Working for Peanuts Scott Seiler
Despite the notion that peanuts equate to something paltry, BFI Week winner Scott Seiler’s Florida peanut farm has supported his family for four generations.

In March, Scott Seiler was in Guthrie, Oklahoma, pulling in pretty check when he heeled four in 44.46 seconds behind Darwin McGowan for a team total of $70,000—the best payout Seiler has ever earned in the roping arena.

Outside the arena, Seiler, who turns 59 this month, earns his keep farming peanuts—a venture that has a long history in his family. In the 1930s, Seiler’s great-grandfather began a Florida peanut operation that has grown into the current 1,000-acre, Ocala-based Seiler Farms.

“We do have a cow-calf operation, too, that me and my nephew run together,” Seiler explained. “But the peanuts are the main thing.”

Seiler Farms specializes predominantly in Valencia peanuts—a variety that’s grown around Portales, New Mexico, due to its short growing season. Because Florida features a much friendlier growing season, it means that Seiler can produce two crops each year.

“The market’s not very good for the peanut butter and candy peanuts, so we grow the type that you boil. In the Southeast, it’s a really healthy market. They go to South Carolina, Georgia, Alabama.

Seiler heeling to win at the March 2021 BFI at the Lazy E. undefined
Courtesy BFI/Performance Horse Photography

“Come to find out,” Seiler continued, “Kevin Daniels—he lives down the road from us here—he’s been to the NFR a couple times. He’s a header and his wife is Kristen. She told me the other day that Shari Cooper, which I guess is Tuf’s mama, told Kristen that she wanted me to send her some peanuts out there because she can’t get any in Texas.”

Seiler does also grow Virginia peanuts, but his customers are fans of the Valencias.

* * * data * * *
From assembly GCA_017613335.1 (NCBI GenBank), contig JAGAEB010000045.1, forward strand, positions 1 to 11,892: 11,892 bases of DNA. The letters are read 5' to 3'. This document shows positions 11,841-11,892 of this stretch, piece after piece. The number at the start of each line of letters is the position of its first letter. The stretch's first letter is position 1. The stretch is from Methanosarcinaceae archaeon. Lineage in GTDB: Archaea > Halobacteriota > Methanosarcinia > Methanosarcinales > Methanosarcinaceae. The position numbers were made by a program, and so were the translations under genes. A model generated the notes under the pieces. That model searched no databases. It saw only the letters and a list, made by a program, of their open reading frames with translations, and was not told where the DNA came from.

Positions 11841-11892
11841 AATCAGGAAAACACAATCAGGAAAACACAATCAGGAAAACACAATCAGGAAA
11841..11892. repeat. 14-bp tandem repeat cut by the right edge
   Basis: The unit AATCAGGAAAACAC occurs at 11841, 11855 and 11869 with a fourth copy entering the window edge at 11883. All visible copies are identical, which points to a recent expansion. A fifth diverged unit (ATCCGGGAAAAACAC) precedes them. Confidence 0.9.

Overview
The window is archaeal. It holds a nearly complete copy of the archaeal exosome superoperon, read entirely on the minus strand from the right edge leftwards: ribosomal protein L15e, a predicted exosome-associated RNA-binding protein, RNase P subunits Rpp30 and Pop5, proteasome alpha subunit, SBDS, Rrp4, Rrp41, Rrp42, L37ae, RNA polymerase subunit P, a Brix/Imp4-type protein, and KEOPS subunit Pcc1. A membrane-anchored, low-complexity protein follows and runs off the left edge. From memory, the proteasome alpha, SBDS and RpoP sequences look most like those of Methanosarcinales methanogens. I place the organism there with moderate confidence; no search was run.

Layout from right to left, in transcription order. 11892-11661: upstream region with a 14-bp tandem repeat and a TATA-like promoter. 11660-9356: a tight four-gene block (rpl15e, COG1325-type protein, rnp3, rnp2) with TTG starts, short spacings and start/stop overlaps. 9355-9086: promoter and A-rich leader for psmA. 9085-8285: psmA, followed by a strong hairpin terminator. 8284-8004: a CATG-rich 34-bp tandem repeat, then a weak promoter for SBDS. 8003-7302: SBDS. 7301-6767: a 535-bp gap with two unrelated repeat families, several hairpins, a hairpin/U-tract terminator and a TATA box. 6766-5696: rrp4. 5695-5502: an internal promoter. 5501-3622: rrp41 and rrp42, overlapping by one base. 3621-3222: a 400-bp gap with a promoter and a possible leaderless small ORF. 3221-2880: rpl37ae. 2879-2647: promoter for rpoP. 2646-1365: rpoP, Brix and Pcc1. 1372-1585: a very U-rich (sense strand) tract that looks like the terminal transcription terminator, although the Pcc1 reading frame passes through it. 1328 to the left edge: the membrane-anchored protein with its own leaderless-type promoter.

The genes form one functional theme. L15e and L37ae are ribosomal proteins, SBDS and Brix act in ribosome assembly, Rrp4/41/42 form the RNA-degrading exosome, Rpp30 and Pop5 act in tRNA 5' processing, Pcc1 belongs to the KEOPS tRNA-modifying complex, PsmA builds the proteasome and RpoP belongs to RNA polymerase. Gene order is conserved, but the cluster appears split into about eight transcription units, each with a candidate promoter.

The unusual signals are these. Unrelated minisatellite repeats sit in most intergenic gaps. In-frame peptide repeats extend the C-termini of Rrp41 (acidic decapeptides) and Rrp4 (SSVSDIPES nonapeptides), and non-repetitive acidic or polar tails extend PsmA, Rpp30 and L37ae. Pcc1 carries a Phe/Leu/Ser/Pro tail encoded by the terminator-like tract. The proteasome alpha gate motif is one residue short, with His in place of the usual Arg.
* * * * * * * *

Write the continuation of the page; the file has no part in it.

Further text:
“You can boil both kinds, but this particular kind that’s grown in Portales, they taste a lot sweeter and a lot of people have become accustomed to them because we’ve grown them so long.”

Of course, operating multiple harvests in a year doesn’t leave a lot of room for roping, but there is a decent off-season in which Seiler gets to play.

“During the summer, I don’t get to rope much at all. It’s starts in April. When we left Oklahoma, we came straight home and went to work. It was a great last hurrah—until Vegas or Wickenburg.

“We usually get done around October and get everything cleaned up and put up and we start practicing a little bit and me and my wife, Sharon, take off and go to Wickenburg and we stay a couple weeks, then go on to Vegas and come back.”

When the couple met, Sharon was high school rodeoing, but the whole deal was new to Seiler.

“My dad never rode a horse, my grandad never rode a horse, and I didn’t ride a horse until I met my wife. I was almost out of high school. I’ve been on a bull or two and two saddle bronc horses and it didn’t take me long to figure out that that wasn’t my game,” Seiler admitted, laughing.

Then it was their son Andy’s turn to high school rodeo and the two started roping together. Now an NFR announcer, Andy was crowned the 2004 National High School Finals Rodeo Champion Header in Gilette, Wyoming, and now, Seiler—a grandfather to six—is looking forward to traveling and roping more.

“My goal is to hopefully slow down and get some guys to take over in the summer and I can go to Montana and out that way and rope some out there. I’d love to go out there. I’ve roped at Reno. But there’s some other places I’d like to go: Jackson Hole and some other places like that, too.”

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